There’s no quick fix to what ails the Chicago Police Department. Reform comes in a mix of components that will need both community buy-in and political commitment. One of those components is civilian oversight.
How to craft that oversight, how expansive should its authority be are considerations just as important as the need for oversight itself. The City Council now has one proposal it’s expected to weigh, and should have a second one soon, from Mayor Lori Lightfoot.
The proposal already announced is a plan recently endorsed by the City Council’s Black Caucus, and it’s building up a head of steam. That measure would set up an elected civilian oversight board and ask voters in a binding referendum whether to give that board authority to hire and fire the police superintendent, set the Police Department’s budget and negotiate police union contracts.
Lightfoot said Thursday she would submit her proposal for a civilian oversight board by Monday.
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Chicago has been mulling civilian oversight for several years, following the police shooting death of Laquan McDonald by a white Chicago police officer, who in 2018 was found guilty of second-degree murder. The Black teen’s killing became a tipping point, though the city tolerated for decades a system that hid legitimate complaints against abusive officers and failed to punish them.
The plan backed by the Black Caucus combines elements of proposals from two police reform advocacy groups, the Grassroots Alliance for Police Accountability and the Civilian Police Accountability Council. It’s easy to see why backers of that proposal feel now is the time to get their plan on the books.
Trust by minority communities in police seems to ebb by the day. The body that investigates police conduct, the Civilian Office of Police Accountability, is probing two fatal police shootings of young Latinos that have stunned and divided Chicagoans — the death of 13-year-old Adam Toledo in the Little Village neighborhood March 29 and the death of 22-year-old Anthony Alvarez in Portage Park two days later.
So, what kind of civilian oversight proposal would best serve the city?
The problem with the proposal endorsed by most Black Caucus members is that it leaves the mayor with zero say over pivotal police oversight functions. Not just zero say, but zero accountability for public safety in the nation’s third largest city. Instead, that accountability would be diffused into an 11-member civilian board — nine of them elected and two appointed by the mayor.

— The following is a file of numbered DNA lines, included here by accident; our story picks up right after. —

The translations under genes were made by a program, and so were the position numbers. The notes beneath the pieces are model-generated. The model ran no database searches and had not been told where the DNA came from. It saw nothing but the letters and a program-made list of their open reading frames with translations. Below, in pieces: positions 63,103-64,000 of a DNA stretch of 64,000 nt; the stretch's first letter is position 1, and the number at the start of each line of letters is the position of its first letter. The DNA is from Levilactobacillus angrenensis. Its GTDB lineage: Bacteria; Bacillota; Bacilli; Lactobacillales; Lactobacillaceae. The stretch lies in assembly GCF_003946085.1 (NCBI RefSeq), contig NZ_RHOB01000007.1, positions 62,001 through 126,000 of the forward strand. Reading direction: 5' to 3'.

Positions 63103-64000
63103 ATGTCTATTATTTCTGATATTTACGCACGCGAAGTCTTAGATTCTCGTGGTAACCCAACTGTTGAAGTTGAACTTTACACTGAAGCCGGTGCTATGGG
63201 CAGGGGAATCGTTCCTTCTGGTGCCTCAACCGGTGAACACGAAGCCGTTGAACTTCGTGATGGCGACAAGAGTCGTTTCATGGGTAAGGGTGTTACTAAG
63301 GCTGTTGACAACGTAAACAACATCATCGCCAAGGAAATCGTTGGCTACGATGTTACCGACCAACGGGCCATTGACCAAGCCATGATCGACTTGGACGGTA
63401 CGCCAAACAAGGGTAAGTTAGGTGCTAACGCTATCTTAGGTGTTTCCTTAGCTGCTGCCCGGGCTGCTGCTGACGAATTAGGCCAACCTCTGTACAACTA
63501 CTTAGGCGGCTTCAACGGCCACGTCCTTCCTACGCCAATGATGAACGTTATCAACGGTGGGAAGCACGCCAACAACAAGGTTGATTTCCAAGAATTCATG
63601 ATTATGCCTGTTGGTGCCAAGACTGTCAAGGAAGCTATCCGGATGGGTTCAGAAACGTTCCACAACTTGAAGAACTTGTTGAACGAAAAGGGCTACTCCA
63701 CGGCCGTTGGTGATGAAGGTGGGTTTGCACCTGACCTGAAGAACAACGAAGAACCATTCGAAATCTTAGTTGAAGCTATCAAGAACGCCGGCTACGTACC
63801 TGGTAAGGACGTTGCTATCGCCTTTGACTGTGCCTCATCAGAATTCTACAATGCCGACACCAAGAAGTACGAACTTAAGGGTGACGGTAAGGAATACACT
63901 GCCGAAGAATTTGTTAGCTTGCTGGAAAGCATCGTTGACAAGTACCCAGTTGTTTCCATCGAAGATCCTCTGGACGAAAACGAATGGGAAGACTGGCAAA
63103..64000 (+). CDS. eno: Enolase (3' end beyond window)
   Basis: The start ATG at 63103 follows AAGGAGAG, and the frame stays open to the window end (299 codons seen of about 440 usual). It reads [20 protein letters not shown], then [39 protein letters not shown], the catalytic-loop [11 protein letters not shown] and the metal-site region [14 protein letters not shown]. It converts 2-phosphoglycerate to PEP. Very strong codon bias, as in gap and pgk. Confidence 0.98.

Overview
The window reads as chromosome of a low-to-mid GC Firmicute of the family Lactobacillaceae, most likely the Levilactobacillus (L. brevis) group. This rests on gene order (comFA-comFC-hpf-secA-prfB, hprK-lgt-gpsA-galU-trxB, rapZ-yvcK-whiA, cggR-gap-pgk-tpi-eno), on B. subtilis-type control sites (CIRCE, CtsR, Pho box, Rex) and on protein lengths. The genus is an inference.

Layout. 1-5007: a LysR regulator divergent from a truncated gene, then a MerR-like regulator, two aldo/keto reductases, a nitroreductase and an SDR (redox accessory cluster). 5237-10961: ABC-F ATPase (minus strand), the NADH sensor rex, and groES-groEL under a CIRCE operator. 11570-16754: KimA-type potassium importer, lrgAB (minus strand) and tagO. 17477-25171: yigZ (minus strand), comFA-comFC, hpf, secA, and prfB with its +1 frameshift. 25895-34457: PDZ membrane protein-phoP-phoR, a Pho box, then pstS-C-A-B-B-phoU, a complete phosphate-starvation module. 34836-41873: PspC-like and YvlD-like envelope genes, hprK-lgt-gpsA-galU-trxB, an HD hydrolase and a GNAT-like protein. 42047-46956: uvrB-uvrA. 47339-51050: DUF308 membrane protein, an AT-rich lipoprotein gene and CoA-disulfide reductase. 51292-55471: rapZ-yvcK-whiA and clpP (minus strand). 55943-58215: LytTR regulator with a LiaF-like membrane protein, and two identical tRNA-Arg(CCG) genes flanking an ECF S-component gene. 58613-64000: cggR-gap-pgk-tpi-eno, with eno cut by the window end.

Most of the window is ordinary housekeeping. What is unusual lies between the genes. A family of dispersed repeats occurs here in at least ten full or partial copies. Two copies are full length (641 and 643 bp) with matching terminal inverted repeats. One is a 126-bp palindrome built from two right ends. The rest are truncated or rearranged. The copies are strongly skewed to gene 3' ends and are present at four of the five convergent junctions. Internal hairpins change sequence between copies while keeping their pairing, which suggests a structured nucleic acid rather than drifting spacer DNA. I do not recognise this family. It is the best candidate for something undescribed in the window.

Mayors have on their shoulders the task of tackling and solving the city’s biggest problems, no matter how complex or entrenched they are. Their chances of reelection rise and fall on their track record for handling those problems. That includes one of the city’s most pressing, long-standing needs — police reform. Can’t get it done? Stand aside.
Lightfoot’s version of civilian oversight of police should keep within the mayor’s office the authority to hire and fire police superintendents, as well as stewardship over CPD budgets and negotiations with the police union.
She said she “wears the jacket,” as all mayors do, for dealing with crime in Chicago, adding that “... the notion that we’re going to outsource that to someone else and have no responsibility — no ability to impact this — I don’t know anybody who thinks that’s a good idea.”
Add us to the list.
An advisory civilian police oversight board is important to giving Chicagoans a voice in the policies and practices of their Police Department. It’s a pillar of the city’s movement toward police reform. But it should not absolve the mayor of accountability for how well — or how poorly — she performs the task of achieving that reform.
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